Don’t turn God’s blessings into last year’s iPhone

I can remember it like it was yesterday: the day I was finally getting an iPhone. Up until that point in my life, I used handed down phones and the abomination known as “Android.” So there I was ordering my new, white iPhone 4. I could already see in my mind all the crisp photos I would take with the 5MP camera. I knew what apps I would download. And of course, I would finally be a part of Team Apple. It was a magical day. 

But the magical fairy dust, that covered my iPhone, didn’t last long. I can’t remember if it was when I got my first scratch on it, or when the 4s came out, or possibly when I  shattered the entire screen, but at some point that iPhone just wasn’t magical anymore. I wanted something new, and as you know Apple always has “new.” 

Apple is notorious for putting out faster, slimmer, and all around better products about two months after you finally save the money to buy the last thing they put out.  They are always leaving us wanting more. And you have to give it to their marketing team, even though we know we don’t need it, we still want it. 

See, I had what I needed but I no longer had what I wanted.

It is the inherent nature of humans to always want more than we need. I don’t need a $175 shirt from a European specialty shop, but I want it. I don’t need a new car, but I wouldn’t mind a Range Rover. I’m fairly certain I’m not telling you anything new. You see this in your every day life. We see what we want and we take it. But after we finally get what we thought was so desperately needed, the desperation turns to boredom. It’s on to bigger and better things. 
 

How many times in our lives have we so desperately needed something from God-a miracle, an answered prayer, or help growing our church-but after He does it, we often celebrate but quickly start asking for new things?

I have recently realized in my life that I am always asking God for the next thing, and it’s not always selfish things. I often ask Him for healing in someone’s life, or for growth in a church, or for a better understanding of His Word. But I rarely go back and thank God specifically for the prayers that He has already answered. I continually thank Him for my salvation and for what He has done in my life, but rarely do I recall specific answered prayers.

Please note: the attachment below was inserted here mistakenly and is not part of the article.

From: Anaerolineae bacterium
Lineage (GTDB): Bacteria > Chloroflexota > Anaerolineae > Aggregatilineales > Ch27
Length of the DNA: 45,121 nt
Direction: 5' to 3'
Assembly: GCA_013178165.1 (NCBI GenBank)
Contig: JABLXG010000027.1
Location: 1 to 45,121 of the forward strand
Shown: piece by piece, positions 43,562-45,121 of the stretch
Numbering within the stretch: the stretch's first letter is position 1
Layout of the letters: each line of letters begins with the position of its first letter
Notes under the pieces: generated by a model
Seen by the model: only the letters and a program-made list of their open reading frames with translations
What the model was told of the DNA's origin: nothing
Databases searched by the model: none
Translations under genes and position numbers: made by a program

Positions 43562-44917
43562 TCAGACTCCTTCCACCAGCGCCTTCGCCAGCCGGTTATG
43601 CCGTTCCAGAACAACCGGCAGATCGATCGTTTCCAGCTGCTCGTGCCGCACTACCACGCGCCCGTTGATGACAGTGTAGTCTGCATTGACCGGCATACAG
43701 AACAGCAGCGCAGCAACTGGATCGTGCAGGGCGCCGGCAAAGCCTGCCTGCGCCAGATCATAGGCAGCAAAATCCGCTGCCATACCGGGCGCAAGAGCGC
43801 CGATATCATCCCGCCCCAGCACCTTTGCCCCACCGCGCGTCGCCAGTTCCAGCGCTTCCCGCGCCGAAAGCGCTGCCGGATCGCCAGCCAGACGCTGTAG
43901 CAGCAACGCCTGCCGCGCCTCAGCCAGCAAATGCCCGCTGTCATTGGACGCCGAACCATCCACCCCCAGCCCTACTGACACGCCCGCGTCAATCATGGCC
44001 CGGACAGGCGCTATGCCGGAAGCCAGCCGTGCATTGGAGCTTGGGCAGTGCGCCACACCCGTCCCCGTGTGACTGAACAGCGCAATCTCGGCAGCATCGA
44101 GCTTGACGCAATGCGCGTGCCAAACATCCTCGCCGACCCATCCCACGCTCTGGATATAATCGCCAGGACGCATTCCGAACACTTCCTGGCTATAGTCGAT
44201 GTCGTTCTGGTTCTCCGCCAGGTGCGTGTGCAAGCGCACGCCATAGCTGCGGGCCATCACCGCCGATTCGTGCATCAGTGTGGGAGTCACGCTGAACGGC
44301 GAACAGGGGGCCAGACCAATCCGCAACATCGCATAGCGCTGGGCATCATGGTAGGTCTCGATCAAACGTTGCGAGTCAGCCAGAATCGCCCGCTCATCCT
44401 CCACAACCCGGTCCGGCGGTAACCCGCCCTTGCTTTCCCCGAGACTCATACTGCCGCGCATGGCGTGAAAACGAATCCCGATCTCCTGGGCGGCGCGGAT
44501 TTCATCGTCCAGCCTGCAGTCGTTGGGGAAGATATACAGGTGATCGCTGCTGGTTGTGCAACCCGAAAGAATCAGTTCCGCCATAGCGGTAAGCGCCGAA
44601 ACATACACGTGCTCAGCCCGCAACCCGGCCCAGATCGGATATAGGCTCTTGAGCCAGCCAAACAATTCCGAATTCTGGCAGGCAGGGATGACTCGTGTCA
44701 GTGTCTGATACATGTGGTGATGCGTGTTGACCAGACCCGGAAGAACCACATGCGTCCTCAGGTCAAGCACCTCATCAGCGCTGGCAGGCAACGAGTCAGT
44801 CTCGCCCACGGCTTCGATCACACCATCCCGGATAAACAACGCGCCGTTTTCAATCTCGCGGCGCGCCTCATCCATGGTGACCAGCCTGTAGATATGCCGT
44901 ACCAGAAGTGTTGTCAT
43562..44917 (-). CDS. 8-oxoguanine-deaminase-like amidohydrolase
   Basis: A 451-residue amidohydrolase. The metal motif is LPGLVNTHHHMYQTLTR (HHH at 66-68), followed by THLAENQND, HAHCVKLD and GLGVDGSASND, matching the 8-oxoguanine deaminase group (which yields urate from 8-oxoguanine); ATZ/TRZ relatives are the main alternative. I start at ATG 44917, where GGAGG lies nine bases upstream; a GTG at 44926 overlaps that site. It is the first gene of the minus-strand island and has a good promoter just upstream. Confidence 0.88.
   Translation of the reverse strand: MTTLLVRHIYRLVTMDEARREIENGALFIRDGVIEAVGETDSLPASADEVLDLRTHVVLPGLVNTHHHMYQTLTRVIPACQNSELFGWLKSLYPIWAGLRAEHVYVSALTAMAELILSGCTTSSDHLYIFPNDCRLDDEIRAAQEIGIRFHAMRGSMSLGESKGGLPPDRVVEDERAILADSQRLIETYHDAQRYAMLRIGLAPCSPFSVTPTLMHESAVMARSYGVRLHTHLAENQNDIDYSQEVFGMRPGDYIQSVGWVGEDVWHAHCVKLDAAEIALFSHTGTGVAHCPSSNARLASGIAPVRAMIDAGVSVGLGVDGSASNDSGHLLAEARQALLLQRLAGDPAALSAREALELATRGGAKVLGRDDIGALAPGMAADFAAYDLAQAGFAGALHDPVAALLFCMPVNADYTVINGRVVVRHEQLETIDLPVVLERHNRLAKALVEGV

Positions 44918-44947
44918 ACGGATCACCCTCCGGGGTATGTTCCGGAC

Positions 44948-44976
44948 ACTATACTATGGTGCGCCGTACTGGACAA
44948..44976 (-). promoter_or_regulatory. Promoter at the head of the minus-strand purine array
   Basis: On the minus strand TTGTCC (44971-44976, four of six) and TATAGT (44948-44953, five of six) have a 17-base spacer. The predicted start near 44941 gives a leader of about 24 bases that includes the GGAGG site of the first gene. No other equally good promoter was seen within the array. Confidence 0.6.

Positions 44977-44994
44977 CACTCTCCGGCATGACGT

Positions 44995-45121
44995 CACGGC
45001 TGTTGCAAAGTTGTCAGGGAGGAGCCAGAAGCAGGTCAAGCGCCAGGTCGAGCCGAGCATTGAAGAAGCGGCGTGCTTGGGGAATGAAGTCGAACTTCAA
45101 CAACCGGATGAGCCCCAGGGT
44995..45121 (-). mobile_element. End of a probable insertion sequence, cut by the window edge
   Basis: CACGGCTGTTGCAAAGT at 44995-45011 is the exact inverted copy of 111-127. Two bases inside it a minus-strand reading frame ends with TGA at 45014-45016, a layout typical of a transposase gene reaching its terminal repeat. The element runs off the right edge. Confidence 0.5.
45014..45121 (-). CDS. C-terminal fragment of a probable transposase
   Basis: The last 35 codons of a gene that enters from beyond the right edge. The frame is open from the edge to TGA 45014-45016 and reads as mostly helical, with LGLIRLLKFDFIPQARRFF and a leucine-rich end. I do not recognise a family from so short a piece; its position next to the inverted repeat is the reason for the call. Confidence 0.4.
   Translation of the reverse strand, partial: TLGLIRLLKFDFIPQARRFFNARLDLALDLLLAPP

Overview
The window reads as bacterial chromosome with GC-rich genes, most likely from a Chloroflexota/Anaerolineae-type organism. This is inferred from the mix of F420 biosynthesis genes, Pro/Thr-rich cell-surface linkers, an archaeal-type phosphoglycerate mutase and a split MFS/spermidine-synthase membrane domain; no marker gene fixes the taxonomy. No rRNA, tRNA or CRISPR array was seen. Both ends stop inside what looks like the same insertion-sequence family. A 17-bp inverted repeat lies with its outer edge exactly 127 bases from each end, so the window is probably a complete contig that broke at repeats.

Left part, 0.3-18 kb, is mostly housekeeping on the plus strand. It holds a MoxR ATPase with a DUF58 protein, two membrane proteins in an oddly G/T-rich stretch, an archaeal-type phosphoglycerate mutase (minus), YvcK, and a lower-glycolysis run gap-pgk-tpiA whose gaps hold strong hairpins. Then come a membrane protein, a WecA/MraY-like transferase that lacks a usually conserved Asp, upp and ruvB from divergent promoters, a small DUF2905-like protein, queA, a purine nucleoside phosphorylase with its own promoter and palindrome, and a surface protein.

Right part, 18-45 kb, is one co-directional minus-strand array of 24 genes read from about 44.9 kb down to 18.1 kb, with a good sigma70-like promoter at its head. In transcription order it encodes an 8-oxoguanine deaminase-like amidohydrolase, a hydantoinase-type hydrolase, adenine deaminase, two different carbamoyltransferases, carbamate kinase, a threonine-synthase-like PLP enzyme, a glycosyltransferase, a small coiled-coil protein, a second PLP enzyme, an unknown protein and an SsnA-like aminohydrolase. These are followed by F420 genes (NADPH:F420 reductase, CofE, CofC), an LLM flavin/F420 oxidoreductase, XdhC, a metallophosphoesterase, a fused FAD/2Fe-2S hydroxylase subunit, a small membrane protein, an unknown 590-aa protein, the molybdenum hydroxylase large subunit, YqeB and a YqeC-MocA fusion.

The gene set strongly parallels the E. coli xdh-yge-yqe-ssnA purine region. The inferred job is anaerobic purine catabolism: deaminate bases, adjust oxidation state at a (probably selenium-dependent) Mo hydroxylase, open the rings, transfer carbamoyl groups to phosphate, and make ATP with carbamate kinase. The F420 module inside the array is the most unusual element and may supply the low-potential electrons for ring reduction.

For example, when I was pretty young, about 6 or 7, I was almost completely deaf in my right ear. My parents thought that I was ignoring them when they would ask me something, but I simply couldn’t hear. Then one night I had a dream about my ear being healed. I woke up and my right ear was completely restored. Crazy I know, but it happened. 

I am ashamed to say but often I forget about this substantial answered prayer. How different would my life be today if I was completely deaf in one ear or possibly both? But we usually don’t think that way. We think “That’s great, now can you do this for me too?” We have to come to the realization that God is not some random guy, doing us a solid when He answers our prayers. He is continuing in the relationship He already has with us. That relationship is a two-way street. Cliché I know, but it’s still true. We have to remember all of the things that God has done for us, and continually thank Him for those things. Don’t let the amazingness that you once felt fade away. 

So let’s not make God’s blessings into last year’s iPhone.